Taking advice from the invaluable The Man in Seat 61 website [http://www.seat61.com/Australia.htm], I’d booked an ordinary economy ticket for the train from Melbourne to Sydney. The Man in Seat 61 points out, and illustrates, that the seating is identical in both economy and first. My fare, for a twelve-hour journey, was A$110.70 [approximately £70].
Although the incoming train arrived and departed an hour late and lost a further half-hour getting out of the Melbourne suburbs, the on-board service compensated for the genuinely unavoidable delays. The female train captain made meticulous announcements after every stop about the continuing delay, sometimes as little as seventy-odd minutes but usually ninety. Each time she apologised, citing a signal failure on the incoming journey and track maintenance “which is necessary for your safety and comfort”: I assume also that our train had lost its path, as railwaymen say, and was fighting against other traffic running to time. We arrived at Sydney Central at 9.30 pm, exactly twelve hours after our departure from Melbourne.
The buffet car was a dream, with efficient staff and meticulous PA announcements. The idea of a “Devonshire cream tea” (the complete tea, jam, scones and cream version) as a mid-morning refreshment took a little time to sink in. Otherwise, decent airline-style cooked meals, interesting orange and poppy-seed cake, reasonable tea and excellent coffee filled the intervals of the day.
This was the most visually interesting journey of my odyssey across Australia. The landscape was verdant heading east out of the state of Victoria. We passed Australian backyards, small towns fronting on to the railway tracks and farmyards. It was noticeable that the sheep stations loaded their stock on to road vehicles, not the railway line as they do in the more remote areas of Western and Southern Australia.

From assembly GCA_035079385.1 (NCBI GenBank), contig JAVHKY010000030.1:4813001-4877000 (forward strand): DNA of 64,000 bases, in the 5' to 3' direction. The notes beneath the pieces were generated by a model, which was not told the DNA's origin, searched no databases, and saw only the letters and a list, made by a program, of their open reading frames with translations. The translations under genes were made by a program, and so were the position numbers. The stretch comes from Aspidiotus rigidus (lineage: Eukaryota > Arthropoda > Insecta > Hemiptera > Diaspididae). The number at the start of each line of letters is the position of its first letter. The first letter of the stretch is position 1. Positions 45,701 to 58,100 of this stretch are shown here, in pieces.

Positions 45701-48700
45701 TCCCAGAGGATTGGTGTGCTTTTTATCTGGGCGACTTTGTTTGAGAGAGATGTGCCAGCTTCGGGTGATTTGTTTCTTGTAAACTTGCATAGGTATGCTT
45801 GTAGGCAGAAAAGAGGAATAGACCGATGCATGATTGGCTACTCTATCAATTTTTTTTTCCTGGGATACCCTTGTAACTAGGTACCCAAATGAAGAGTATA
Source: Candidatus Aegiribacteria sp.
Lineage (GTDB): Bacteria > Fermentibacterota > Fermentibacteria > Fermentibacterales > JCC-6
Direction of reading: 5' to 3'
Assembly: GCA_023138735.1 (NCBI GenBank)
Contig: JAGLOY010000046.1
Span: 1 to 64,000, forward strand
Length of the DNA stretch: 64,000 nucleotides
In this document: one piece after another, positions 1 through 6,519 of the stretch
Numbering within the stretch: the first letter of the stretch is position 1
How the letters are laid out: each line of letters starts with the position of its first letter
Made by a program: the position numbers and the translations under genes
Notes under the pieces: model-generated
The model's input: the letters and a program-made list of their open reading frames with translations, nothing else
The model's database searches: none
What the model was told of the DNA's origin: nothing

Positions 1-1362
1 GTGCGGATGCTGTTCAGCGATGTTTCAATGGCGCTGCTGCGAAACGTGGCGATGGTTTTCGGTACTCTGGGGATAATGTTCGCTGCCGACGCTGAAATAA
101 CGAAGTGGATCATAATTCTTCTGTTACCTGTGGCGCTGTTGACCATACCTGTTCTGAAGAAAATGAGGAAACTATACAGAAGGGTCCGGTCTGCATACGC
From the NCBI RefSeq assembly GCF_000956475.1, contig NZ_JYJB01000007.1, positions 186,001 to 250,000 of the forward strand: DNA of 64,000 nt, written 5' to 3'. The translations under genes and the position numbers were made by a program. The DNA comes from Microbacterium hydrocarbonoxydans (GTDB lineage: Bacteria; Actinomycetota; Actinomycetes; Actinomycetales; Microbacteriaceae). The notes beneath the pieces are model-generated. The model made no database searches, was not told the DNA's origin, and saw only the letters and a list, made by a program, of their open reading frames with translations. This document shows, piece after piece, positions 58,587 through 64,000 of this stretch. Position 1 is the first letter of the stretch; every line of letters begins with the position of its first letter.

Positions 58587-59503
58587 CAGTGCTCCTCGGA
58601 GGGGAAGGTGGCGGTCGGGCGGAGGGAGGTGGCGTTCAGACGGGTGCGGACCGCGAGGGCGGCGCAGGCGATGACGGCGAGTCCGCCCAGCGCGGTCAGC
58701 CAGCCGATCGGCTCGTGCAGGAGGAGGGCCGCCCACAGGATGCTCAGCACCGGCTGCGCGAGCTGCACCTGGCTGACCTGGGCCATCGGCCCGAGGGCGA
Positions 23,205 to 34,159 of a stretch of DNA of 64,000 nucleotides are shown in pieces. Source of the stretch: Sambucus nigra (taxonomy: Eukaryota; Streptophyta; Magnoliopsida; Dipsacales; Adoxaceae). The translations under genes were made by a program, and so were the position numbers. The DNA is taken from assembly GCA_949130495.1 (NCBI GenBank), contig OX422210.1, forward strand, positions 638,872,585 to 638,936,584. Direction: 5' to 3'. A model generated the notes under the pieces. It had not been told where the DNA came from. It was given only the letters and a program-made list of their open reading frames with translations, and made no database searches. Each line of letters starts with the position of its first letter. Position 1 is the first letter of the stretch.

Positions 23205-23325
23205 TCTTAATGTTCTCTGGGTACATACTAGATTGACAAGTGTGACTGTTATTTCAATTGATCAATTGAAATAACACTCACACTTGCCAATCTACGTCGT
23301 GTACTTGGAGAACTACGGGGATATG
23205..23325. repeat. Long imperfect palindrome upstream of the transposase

Some stops stood out as landmarks on the journey: Seymour, clearly a historic railway town with a large steam museum, a town which I thought by the PA announcement was called Manila or Vanilla but turned out to be Benalla, a place with the strange, delightful name Uranquinty and the major settlement, Wagga Wagga, which the locals call “Wogga”. Some railway stations have original or authentic signage at Junee and Moss Vale – “Ladies’ Room” and “Telegraph Office”.
After Junee the entire character of the journey changes. The line becomes double track, and crosses the mountains by wiggling up and down hills continuously: there is hardly a straight stretch for many miles, and often the line ahead is visible at right angles to the direction of travel. At one point the two tracks diverge wildly, crossing and recrossing at the Bethungra Spiral [see http://en.wikipedia.org/wiki/Bethungra_Spiral].
This is working rail travel. Passengers got on and off at each stop, unlike the set-piece Great Southern luxury trains. The largest and loudest man in Australia helped fellow passengers with their puzzle books, in between phoning his relatives ahead with repetitive news of the delay. I chatted to a young man from Surrey who was working his way round the world driving combine harvesters in preparation for managing his father’s farm on his return to the UK. Outside the window, train-spotting kangaroos sat by the track, with that odd limp-wristed stance as if they’ve just finished washing the dishes.
The arrival into Sydney Central, cathedral of the age of steam, is an apt overture to a great city – an engaging contrast with the airy, modern steel and glass of Melbourne Southern Cross.
A nice taxi driver took me on a brief tour of Sydney before depositing me at my hotel, which I discovered the following day is three minutes’ walk away. At that time of night, after twelve hours on a train, I’m more than happy for someone to hump my luggage and drive me around for five minutes for A$8 [about £5].
There’s a well-edited 2018 film of the northbound daylight XPT journey at https://www.youtube.com/watch?v=PMztI752wWI.